A glimpse into Medicaid’s future

A short while ago, I argued that it would be very difficult to cut Medicaid without significantly attacking benefits, beneficiaries, or physician reimbursements:

Make no mistake about it, under the block grant plan in the budget proposal approved by the House, states must innovate. Even if the ACA’s Medicaid expansion were eliminated, the House budget would reduce federal Medicaid spending by $163 billion in 2022. That’s a 34% reduction 10 years from now.

How can states possibly account for that difference? Where’s the magic in innovation? If states refuse to cut benefits and spend the same per enrollee, then even if the Medicaid expansion of the ACA never takes place, an additional 19 million people need to be dropped from the 2021 Medicaid rolls to meet budget cuts. That’s about one-third of all people on Medicaid. If states cut benefits or somehow slow spending to that of GDP growth, they still need to remove 13.8 million people from Medicaid in 2021, in addition to forgetting the ACA Medicaid expansion. If states act to protect the elderly and blind or disabled persons by holding their spending/benefit reduction to 10% (which is still a large cut), then 27 million people, most of them children and pregnant women, need to be dropped from Medicaid in 2021 even if ACA’s Medicaid expansion never occurs.

Yesterday at Politico, Matt Dobias gave us a glimpse of how “innovation” might occur:

House Republicans want to stop rewarding states for finding and enrolling low-income children in Medicaid and the Children’s Health Insurance Program, and public health advocates are livid.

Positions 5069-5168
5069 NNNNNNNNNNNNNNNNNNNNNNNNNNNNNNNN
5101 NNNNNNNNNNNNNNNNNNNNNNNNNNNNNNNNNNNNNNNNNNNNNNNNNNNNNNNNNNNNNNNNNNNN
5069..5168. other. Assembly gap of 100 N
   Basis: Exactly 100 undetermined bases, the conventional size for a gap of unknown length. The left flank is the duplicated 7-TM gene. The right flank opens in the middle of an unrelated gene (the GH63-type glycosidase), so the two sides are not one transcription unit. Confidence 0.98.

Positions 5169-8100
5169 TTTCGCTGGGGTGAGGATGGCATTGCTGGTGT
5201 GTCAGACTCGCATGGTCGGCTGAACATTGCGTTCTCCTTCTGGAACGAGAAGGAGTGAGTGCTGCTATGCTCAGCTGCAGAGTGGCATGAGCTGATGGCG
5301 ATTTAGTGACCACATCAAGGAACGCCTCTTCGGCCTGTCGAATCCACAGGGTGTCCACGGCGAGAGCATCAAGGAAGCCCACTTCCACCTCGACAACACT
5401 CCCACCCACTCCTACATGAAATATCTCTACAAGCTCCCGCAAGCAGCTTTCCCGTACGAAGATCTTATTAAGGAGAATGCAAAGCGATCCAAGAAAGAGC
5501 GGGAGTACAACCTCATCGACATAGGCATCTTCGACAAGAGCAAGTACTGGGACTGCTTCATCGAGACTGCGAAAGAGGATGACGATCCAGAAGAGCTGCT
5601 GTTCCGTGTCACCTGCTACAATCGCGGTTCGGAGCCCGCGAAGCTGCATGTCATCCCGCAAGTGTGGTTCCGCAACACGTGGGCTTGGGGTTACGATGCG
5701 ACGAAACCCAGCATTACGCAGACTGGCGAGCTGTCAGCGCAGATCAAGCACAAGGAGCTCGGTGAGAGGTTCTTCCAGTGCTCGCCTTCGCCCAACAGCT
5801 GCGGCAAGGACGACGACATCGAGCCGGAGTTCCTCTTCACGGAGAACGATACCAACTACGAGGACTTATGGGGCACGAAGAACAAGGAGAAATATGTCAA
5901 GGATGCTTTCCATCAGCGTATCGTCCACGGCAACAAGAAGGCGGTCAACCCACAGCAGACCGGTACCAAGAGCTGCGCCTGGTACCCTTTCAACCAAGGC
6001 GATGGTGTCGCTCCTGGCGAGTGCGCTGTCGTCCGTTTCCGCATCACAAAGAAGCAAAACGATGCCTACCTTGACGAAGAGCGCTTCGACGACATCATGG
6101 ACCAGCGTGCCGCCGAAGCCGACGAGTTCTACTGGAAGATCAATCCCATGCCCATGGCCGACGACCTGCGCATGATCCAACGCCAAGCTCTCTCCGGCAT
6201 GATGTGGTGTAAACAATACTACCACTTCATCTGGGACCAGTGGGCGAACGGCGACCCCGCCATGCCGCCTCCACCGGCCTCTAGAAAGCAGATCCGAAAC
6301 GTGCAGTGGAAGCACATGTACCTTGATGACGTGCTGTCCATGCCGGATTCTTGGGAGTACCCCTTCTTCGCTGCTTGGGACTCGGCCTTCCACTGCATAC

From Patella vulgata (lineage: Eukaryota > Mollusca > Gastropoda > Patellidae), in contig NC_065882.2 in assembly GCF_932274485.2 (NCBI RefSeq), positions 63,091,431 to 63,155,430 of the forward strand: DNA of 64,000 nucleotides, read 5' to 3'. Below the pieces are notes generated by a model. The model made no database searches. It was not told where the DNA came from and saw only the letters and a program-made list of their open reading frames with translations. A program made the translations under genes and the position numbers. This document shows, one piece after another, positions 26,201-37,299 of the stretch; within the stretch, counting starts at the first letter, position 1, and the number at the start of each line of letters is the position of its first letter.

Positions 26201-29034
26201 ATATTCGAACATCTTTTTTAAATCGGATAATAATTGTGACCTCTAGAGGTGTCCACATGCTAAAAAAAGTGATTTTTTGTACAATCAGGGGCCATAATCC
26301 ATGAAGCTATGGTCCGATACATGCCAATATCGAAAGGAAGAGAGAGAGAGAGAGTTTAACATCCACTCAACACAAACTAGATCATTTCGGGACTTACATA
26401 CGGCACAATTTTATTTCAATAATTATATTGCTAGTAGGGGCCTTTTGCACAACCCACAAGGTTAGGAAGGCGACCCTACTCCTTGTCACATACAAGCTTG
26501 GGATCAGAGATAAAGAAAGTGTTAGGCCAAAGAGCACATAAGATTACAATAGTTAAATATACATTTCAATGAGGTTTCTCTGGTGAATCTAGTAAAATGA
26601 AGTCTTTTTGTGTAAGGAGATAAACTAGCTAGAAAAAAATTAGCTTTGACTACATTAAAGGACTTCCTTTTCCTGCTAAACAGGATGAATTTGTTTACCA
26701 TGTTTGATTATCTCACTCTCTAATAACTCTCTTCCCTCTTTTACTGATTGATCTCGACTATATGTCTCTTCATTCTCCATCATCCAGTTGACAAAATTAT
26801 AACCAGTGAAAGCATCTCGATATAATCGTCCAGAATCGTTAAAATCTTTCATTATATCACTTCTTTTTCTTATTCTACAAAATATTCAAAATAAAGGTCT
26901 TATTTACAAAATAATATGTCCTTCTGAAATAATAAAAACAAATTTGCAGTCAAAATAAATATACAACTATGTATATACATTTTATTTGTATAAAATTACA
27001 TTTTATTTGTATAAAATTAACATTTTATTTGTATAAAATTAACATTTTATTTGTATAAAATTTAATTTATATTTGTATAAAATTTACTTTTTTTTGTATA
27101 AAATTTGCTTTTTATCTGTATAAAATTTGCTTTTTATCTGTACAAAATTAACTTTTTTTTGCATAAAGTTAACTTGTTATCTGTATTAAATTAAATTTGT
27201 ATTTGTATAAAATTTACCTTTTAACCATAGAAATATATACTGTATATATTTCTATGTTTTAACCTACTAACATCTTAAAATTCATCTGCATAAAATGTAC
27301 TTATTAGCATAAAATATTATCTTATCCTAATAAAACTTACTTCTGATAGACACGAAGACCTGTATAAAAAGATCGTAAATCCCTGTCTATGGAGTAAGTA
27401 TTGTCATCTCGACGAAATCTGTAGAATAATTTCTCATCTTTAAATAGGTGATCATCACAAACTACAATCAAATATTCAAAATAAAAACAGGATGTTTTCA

The Republicans say it’s a smart fiscal move that will better protect the program against fraud; their critics say it’s undermining years of progress states have made in identifying and enrolling a hard to serve population…

Energy and Commerce Committee Republicans voted last week to strip about $400 million earmarked for a bonus program created by the 2009 law to extend the Children’s Health Insurance Program. The bonus payments run through 2013.

The provision, sponsored by Rep. Joe Barton (R-Texas) and passed without Democratic support, is part of a $115 billion package of health care savings included in the House’s reconciliation process. The House Budget Committee plans to mark up the reconciliation package on Monday. And although the package won’t make it through the Senate, some of these health cut proposals could resurface this year.

Some of the supporters of this measure have argued that provisions like this bonus program lead to “fraud” in Medicaid. But none of those reports of fraud have linked the potential waste to this program, or to children’s health care. Others have argued that while the federal government is subsidizing the increased rolls now, when that support ends, the states will now have to pay for the new children enrolled in Medicaid.

Ironically, that’s exactly the problem with shifting Medicaid entirely to the states for “innovation” and “block grants”. States will be left on the hook, unable to run short term deficits when they need to. They’ll be responsible for all coverage, as the amount given to them shrinks and shrinks.

I’ve long argued that there are no easy answers here. We’ve seen an early example as to how Medicaid might be cut – by making it harder for kids to become beneficiaries. And there are still many more cuts to come.


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